7 7 Antibody testing - Detection of specific autoantibodies establishes a definite diagnosis of AE, identifies immunological subtypes of LE, and assists in the differential diagnosis of atypical clinical cases. Therefore, antibody testing is a crucial step in the definite diagnosis of many types of AE. - Several concepts that apply to classic onconeural or GAD antibodies are not applicable to antibodies against neuronal cell-surface proteins. Onconeural and GAD antibodies target intracellular proteins and because these antibodies are present in serum and CSF, and their epitopes are linear, they are detectable with many techniques including ELISA, immunoblotting, and immunohistochemistry. By contrast, antibodies against neuronal cell-surface proteins have different properties that should be considered for a better understanding of the most appropriate test to use and interpretation of the results. - Conformational antigens. Most antibodies against neuronal cell-surface proteins recognize target epitopes only if they are expressed in their native conformation. Techniques that meet this requirement are cell-based assays (most clinical laboratories), immunohistochemistry of brain sections adapted to membrane proteins (commercially available; sometimes used as a confirmatory test) and immunohistochemistry of cultures of dissociated rodent live hippocampal neurons (only used in research laboratories). - Molecular precision. The NMDA receptor is a heterotetramer comprised of two GluN1 subunits and two GluN2/3 subunits. Detection of IgG antibodies against the GluN1 subunit is a signature of anti-nmdar encephalitis. By contrast, antibodies against linear epitopes of GluN2 have been reported in different disorders, providing an uncertain clinical significance (e.g. lupus). Antibodies considered against VGKC (voltage-gated potassium channels) do not target these channels; they are direceted against LGI1 or CASPR2 proteins. These antibodies have well defined syndrome associations. By contrast, antibodies named VGKC complex antibodies that do not target LGI1 or CASPR2 are not syndrome specific and should not be used as demonstration of an immunemediated pathogenesis. - Immunoglobulin class. The antibodies associated with autoimmune encephalitis are IgG antibodies. IgA or IgM antibodies against any of the indicated antigens have unclear significance.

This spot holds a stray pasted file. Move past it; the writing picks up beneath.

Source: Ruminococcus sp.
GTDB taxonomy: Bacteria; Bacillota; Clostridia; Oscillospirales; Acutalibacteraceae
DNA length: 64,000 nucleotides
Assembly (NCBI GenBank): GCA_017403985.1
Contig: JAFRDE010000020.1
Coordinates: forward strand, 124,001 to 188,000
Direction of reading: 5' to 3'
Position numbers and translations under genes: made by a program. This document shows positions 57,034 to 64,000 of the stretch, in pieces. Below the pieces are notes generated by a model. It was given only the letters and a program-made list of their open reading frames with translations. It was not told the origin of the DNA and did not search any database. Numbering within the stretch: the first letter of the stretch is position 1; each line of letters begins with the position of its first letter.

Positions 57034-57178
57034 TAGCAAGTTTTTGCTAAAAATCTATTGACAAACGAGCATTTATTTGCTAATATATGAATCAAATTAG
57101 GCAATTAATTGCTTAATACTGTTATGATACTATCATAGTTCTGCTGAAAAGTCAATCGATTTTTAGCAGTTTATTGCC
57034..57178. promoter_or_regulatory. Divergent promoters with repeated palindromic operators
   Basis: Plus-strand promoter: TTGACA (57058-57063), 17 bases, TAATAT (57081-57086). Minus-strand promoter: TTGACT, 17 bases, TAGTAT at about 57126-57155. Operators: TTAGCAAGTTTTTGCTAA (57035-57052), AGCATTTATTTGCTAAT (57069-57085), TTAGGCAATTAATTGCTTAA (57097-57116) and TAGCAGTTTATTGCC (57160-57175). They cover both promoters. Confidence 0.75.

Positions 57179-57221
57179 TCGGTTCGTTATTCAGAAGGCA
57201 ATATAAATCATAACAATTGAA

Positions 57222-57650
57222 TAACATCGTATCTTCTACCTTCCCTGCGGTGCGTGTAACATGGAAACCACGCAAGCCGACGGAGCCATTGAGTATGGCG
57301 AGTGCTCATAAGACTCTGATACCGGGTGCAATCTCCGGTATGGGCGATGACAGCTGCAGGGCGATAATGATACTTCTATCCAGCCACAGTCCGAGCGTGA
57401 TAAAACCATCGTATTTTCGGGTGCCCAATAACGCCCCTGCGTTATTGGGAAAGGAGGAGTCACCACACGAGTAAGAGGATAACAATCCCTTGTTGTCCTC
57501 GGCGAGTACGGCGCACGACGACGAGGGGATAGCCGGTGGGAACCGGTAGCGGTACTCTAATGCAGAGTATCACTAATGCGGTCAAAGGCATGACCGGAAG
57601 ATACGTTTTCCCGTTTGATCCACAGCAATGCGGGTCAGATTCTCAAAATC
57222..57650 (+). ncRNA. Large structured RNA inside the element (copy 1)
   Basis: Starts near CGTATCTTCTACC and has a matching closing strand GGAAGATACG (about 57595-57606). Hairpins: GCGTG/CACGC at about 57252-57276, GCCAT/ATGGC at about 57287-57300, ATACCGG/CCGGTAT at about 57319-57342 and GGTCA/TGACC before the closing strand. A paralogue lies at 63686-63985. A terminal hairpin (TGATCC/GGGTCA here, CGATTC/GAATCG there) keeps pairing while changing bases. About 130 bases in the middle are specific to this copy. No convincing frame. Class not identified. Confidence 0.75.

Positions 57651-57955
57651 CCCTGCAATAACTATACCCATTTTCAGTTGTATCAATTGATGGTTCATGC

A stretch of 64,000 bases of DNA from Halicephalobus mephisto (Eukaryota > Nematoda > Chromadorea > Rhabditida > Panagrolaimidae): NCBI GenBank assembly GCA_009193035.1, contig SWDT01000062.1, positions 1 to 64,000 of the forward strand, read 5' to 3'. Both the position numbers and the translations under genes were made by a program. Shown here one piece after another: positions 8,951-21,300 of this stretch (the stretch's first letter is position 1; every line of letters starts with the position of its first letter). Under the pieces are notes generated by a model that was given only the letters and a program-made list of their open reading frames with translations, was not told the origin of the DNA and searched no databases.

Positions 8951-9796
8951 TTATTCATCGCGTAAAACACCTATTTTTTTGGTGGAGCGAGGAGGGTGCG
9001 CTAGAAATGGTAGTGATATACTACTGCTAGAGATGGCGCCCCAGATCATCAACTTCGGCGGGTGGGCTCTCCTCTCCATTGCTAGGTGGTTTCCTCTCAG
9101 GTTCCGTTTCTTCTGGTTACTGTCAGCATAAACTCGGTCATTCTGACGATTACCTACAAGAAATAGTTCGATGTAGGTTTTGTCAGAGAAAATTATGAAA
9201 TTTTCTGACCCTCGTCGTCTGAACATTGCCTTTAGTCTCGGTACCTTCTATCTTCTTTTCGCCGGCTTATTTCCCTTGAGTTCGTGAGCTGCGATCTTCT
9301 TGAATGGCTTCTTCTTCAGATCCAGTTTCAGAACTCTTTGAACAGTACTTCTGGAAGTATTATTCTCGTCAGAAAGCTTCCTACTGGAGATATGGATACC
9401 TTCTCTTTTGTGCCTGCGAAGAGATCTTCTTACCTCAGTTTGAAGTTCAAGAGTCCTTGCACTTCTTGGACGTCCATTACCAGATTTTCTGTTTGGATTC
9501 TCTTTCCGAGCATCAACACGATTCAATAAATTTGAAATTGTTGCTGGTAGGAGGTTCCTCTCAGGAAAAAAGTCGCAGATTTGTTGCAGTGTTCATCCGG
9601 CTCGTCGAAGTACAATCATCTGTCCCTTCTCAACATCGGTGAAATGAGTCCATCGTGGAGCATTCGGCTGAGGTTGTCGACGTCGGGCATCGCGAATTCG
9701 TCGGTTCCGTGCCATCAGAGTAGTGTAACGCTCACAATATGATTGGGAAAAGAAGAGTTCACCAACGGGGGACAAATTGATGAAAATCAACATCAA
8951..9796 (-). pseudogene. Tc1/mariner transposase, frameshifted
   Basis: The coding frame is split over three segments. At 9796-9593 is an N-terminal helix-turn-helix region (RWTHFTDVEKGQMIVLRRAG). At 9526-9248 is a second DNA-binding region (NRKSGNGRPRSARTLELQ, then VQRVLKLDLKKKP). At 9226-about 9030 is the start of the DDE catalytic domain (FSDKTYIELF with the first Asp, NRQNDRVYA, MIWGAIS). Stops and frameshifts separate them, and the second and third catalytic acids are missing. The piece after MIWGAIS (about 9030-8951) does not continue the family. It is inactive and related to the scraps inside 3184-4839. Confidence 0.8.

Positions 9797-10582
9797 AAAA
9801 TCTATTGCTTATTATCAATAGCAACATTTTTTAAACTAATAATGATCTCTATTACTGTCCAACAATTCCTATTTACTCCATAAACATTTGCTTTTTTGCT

8 8 CSF Studies The investigation of CSF antibodies is important: 1.- Most patients with AE have CSF antibodies, and relevant antibodies might be found only in CSF. In anti-nmdar, up to 14% of patients have antibodies in the CSF, but not in the serum. 2.- The repertoire of antibodies in the CSF and serum can be different in the same patient (eg, NMDAr in serum and CSF and GABARb only in serum), and in this setting, the antibody found in CSF usually determines the clinical picture. 3.- For some disorders, like anti-nmdar encephalitis, the titer of CSF antibodies correlates better with the clinical course than the titer in serum. 4.- Neuronal antibody testing using serum and cell-based assays could lead to false positive or false-negative results; this problem rarely occurs with CSF analysis. While awaiting larger studies with autoantibodies, our recommendation is to include both CSF and serum for neuronal antibody testing in patients with suspected AE. - The approach of first testing serum and subsequently testing CSF (if the serum is found negative), should be avoided because it can delay the diagnosis - If serum is positive and CSF negative or if the clinical picture does not fit with the antibody identified, the possibilities of a result unrelated to the syndrome or a false-positive should be considered. The laboratories should be contacted in order to reassess the samples or use confirmatory tests like brain immunohistochemistry or cultured neurons. - Treatment decisions during the course of the disease should rely more on clinical assessment than on antibody titers. Although the titers might correlate with the clinical course, this correlation is imperfect, and antibodies often remain detectable after clinical recovery